Filmmakers Joana Hadjithomas and Khalil Joreige's docu centers on Lebanon's forgotten space program and the professor in Beirut who developed rockets with his students.
Who knew Lebanon had a space program years before Israel? The Lebanese Rocket Society tells it like it was, and it's a blast for the viewer with an interest in strange historical facts about the Middle East. A funky, easy-access doc with socio-political-asides, it comes from noted artist-filmmakers Joana Hadjithomas and Khalil Joreige (I Want to See), who seem to really enjoy investigating and divulging this piece of forgotten history about their country. It's amusing enough to jet into film clubs after its Toronto launch, though too much a speciality item to shoot for wide commercial release.
Subtitled The Strange Tale of the Lebanese Space Race, this "tribute to dreamers" is a true story all for more amazing for being unearthed accidentally. School kids in Lebanon have no inkling that, in the 1960s, a scientist teaching at the Armenian University in Beirut developed rockets with his students. The young Manoug Manougian, who now teaches at the University of South Florida, started from the ground up.
Neither the Americans nor the Soviets were about to give away the formula for rocket fuel, so he and his students prepared hit-or-miss chemical brews that had some disastrous results. Their successful launch of toy-size missiles interested the Army, which manufactured their bigger rockets. On a ridiculously small budget, they had two important launches in 1962-63 that were "the pride of the nation" and even commemorated on postage stamps. But by the time of the Israeli-Arab war in 1967, the Army's involvement raised the suspicion that a weapons program was underway. Bowing to pressure from its alarmed neighbors, the Lebanese government quietly put a lid on everything. The extraordinary thing is that 50 years after the first launch, almost no one remembers that Lebanon ever had a space program.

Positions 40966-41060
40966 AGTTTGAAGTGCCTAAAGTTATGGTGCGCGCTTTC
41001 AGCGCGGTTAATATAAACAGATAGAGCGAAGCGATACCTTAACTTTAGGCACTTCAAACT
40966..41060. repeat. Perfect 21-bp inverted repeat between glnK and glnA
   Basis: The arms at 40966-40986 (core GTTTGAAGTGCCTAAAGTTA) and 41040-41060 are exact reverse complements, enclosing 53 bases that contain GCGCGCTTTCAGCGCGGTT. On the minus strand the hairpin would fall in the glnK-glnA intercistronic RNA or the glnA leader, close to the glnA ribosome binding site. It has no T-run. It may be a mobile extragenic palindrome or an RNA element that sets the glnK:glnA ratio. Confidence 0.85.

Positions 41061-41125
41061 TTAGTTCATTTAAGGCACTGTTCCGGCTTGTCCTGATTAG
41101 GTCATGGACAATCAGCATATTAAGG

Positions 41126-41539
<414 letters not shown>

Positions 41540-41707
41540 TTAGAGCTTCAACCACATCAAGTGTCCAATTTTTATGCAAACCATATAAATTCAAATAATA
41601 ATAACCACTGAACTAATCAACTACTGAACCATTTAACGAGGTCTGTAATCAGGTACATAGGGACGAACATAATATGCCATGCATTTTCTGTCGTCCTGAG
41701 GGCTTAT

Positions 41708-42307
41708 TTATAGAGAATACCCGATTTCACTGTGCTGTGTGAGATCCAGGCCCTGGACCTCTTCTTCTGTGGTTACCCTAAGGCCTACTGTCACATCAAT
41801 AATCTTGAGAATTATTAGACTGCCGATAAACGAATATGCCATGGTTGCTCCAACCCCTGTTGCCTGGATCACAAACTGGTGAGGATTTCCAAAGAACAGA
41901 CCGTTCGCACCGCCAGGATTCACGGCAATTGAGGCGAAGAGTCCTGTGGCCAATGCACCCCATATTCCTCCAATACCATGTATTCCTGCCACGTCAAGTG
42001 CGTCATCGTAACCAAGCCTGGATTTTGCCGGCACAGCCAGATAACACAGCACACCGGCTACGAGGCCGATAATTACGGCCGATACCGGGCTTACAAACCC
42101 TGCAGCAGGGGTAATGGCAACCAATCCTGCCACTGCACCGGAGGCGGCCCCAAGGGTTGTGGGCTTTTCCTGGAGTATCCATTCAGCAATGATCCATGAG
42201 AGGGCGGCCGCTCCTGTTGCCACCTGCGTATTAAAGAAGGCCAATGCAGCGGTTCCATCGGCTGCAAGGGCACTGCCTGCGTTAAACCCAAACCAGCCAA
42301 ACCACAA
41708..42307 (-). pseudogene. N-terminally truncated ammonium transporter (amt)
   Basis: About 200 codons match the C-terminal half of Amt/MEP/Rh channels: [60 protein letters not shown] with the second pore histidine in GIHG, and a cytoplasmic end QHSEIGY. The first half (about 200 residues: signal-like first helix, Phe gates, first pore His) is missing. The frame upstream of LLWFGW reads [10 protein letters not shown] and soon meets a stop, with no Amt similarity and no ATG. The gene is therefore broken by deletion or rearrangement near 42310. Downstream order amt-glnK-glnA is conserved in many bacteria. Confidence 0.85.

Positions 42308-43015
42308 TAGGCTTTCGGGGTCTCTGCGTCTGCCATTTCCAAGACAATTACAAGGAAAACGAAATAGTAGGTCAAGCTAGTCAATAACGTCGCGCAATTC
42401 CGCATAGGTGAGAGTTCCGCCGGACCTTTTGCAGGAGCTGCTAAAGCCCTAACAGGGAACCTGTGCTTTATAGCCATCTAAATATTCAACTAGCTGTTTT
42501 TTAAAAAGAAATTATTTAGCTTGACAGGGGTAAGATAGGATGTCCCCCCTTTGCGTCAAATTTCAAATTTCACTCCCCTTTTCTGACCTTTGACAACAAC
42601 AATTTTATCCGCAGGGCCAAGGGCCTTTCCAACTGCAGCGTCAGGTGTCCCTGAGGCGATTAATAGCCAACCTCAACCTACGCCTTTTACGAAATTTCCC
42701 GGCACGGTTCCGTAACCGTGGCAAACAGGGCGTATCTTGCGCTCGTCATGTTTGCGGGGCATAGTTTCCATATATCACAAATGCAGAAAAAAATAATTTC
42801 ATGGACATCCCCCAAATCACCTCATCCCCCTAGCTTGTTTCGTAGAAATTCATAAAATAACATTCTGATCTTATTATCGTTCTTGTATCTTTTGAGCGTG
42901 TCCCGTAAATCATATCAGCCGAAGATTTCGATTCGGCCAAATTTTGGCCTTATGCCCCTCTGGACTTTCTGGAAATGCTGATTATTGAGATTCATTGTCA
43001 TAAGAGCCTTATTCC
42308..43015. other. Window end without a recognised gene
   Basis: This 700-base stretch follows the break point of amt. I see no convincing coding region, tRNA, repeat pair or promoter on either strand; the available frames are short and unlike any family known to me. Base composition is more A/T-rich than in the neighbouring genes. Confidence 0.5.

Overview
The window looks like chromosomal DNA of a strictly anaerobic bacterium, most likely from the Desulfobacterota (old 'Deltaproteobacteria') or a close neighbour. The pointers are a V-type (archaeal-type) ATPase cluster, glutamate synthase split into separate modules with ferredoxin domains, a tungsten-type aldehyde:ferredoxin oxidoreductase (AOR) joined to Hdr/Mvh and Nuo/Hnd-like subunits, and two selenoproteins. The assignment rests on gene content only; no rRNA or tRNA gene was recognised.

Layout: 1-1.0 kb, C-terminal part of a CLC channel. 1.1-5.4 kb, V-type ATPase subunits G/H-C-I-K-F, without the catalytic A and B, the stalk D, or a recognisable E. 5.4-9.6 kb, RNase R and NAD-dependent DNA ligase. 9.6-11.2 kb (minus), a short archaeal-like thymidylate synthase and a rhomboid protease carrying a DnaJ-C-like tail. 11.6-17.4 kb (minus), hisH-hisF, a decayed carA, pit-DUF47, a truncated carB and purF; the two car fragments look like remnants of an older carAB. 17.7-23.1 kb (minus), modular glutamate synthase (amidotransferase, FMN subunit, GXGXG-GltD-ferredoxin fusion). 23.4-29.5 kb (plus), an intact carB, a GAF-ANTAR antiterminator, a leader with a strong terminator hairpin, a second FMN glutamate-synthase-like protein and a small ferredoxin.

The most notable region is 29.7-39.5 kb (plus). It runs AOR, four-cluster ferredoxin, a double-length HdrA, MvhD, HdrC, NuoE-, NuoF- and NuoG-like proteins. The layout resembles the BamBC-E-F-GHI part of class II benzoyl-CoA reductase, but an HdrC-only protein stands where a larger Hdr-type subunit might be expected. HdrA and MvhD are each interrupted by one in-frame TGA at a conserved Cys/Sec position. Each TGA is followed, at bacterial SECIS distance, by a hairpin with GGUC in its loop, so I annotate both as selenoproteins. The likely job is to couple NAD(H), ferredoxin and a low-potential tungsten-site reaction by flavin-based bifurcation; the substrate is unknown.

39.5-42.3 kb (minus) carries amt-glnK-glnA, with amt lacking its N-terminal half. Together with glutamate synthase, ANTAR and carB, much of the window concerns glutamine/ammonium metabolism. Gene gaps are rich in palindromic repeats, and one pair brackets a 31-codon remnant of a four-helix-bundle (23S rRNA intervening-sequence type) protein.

The final scenes describe the directors' decision to build a monument in the form of a rocket to place in the courtyard of the Armenian university. While this coda lacks the compelling feeling of what has gone before and feels a bit tacked on, it emphasizes their unique interventionist approach and their desire to be among the researchers, utopians and dreamers they cite.
As in their other documentaries, Hadjithomas and Joreige narrate the film in their own words, adding a personal touch that helps put things in context, though it can feel a little too distanced and intellectual. The Beirut-based filmmakers were born in 1969 after man walked on the moon, and they draw freely on film archives and newsreels to set the well-told tale somewhere between Jules Verne and Georges Melies.
Deborah Young // The Hollywood Reporter